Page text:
Of course it all seems so quaint now, bloated as we are on fancy graphics and plasma tellys. Why, the arcade itself now struggles to compete with home consoles, relying on ever more elaborate and expensive gimmicks to try and get people to fritter their pound coins away as they once did with their 20ps. Ahhhh, ’twas a different time.

At the time my brother and I were proud owners of an Amstrad CPC6128k (with disc drive, and I’m sure it was spelt disc not disk back then). Now the Amstrad CPC version of Chase HQ was never going to be arcade perfect. Even at 10 years old I knew that. While the arcade version looked like this:

Arcade goodness

Arcade goodness

The Amstrad CPC version looked like this:

Amstrad... okayness

Amstrad... okayness

Didn’t matter though. I was well used to such differences and had lowered my expectations accordingly, I just wanted the chance to play Chase HQ at home. Is that really so much to ask?

I found a mail order company in an Amstrad magazine selling Chase HQ at a very reasonable price. I can’t remember how much now, something like £5, but it was cheap. I saved up the odd 20 pence and 50 pence given to me by grandparents and aunts and uncles until I had enough. I got my mum to write a cheque for me, posted my order and waited.

And waited.

And waited.

And waited.

And after about 2 months my parents tired of me asking if Chase HQ had arrived every time I got home from school. My dad called the company, it seemed they had gone bust. I wasn’t going to ever get the game. They had though, in a thoughtful parting gesture, cashed my mum’s cheque, effectively stealing from a 10 year old.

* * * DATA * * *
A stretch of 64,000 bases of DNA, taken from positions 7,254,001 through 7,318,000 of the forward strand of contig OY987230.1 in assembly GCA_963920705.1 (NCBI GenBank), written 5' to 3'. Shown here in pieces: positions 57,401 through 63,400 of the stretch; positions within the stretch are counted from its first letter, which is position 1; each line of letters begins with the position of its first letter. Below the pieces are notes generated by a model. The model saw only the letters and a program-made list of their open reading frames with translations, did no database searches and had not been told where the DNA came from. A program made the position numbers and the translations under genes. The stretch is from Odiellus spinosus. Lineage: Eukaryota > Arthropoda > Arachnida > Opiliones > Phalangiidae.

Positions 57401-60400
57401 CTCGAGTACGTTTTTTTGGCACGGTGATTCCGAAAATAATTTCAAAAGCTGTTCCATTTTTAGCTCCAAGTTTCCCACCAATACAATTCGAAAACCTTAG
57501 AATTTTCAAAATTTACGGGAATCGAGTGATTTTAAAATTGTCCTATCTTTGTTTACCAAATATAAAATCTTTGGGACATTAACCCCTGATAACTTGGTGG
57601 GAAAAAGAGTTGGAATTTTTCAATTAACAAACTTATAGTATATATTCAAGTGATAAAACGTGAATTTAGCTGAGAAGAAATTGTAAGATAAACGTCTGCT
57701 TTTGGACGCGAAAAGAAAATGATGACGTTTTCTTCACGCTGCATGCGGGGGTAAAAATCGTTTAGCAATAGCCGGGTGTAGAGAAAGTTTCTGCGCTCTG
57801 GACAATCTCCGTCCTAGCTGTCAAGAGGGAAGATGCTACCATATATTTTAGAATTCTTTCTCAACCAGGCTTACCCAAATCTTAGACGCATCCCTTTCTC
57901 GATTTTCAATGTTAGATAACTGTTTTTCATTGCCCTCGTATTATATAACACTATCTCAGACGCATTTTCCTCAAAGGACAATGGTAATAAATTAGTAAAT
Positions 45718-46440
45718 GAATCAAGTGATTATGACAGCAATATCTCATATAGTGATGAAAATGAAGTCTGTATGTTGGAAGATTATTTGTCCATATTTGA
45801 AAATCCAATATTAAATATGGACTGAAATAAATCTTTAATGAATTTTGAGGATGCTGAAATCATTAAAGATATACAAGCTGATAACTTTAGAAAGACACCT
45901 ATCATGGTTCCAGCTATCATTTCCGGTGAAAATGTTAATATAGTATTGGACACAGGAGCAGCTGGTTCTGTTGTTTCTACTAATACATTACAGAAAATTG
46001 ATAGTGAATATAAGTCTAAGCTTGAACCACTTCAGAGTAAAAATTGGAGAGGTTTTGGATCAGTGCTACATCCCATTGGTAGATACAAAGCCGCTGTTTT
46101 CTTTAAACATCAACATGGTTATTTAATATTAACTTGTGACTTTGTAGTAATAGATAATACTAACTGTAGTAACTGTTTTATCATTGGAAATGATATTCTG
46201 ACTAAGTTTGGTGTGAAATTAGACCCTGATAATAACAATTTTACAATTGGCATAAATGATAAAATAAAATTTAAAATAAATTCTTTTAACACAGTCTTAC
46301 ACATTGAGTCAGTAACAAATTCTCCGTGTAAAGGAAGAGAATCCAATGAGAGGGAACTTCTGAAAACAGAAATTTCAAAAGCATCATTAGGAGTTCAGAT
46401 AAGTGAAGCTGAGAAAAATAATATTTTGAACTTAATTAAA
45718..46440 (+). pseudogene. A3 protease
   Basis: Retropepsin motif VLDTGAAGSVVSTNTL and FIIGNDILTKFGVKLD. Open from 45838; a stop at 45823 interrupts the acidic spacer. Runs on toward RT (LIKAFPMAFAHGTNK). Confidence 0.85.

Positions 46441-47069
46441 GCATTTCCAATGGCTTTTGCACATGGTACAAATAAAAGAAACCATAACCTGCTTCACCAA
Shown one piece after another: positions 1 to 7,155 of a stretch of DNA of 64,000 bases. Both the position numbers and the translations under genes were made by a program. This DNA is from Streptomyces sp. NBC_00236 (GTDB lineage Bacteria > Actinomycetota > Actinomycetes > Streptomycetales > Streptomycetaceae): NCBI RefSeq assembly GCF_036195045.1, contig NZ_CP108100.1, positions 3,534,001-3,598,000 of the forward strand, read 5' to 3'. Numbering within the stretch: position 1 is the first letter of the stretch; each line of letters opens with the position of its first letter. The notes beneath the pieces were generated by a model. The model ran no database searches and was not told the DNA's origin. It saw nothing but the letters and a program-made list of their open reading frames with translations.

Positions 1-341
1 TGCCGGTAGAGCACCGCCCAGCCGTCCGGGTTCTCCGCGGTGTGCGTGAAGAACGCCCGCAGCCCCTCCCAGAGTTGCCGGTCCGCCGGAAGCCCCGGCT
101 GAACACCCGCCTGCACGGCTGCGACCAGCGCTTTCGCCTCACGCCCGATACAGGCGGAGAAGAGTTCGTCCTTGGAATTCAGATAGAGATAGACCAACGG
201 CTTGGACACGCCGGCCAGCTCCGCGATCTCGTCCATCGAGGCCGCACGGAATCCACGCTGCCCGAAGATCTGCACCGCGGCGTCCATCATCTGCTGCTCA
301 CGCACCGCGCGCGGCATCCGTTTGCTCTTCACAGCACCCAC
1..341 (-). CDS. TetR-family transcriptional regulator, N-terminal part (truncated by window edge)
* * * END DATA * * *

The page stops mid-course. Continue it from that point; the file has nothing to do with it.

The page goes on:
Now this is were Robert Maxwell gets involved. At least I think he does. I’m sure I remember my Dad saying the company had gone bust partly because one of Maxwell’s companies, I presume Mirrorsoft but again I don’t know, owed them a huge amount of money. So, in a roundabout way, Robert Maxwell stole Chase HQ away from me. How did he sleep at night? Maybe that was the final guilty nail when he was on that boat…

Though now I think about it (and having done a little bit of research on the internet – I checked wikipedia) that doesn’t seem that likely. Still, I like to blame him, he did enough crooked things that adding another seems fair enough.

I never got Chase HQ. Very soon after that incident it became increasingly difficult to find places selling Amstrad CPC games, certainly older ones. It seemed I just wasn’t meant to play it at home. In fact after that experience I stopped playing it in the arcade. The game had been soiled in some way.

So, how did Chase HQ make my life slightly better? Well, it taught me to be wary of ads in the backs of magazines – an important lesson to learn whatever your age.

Ian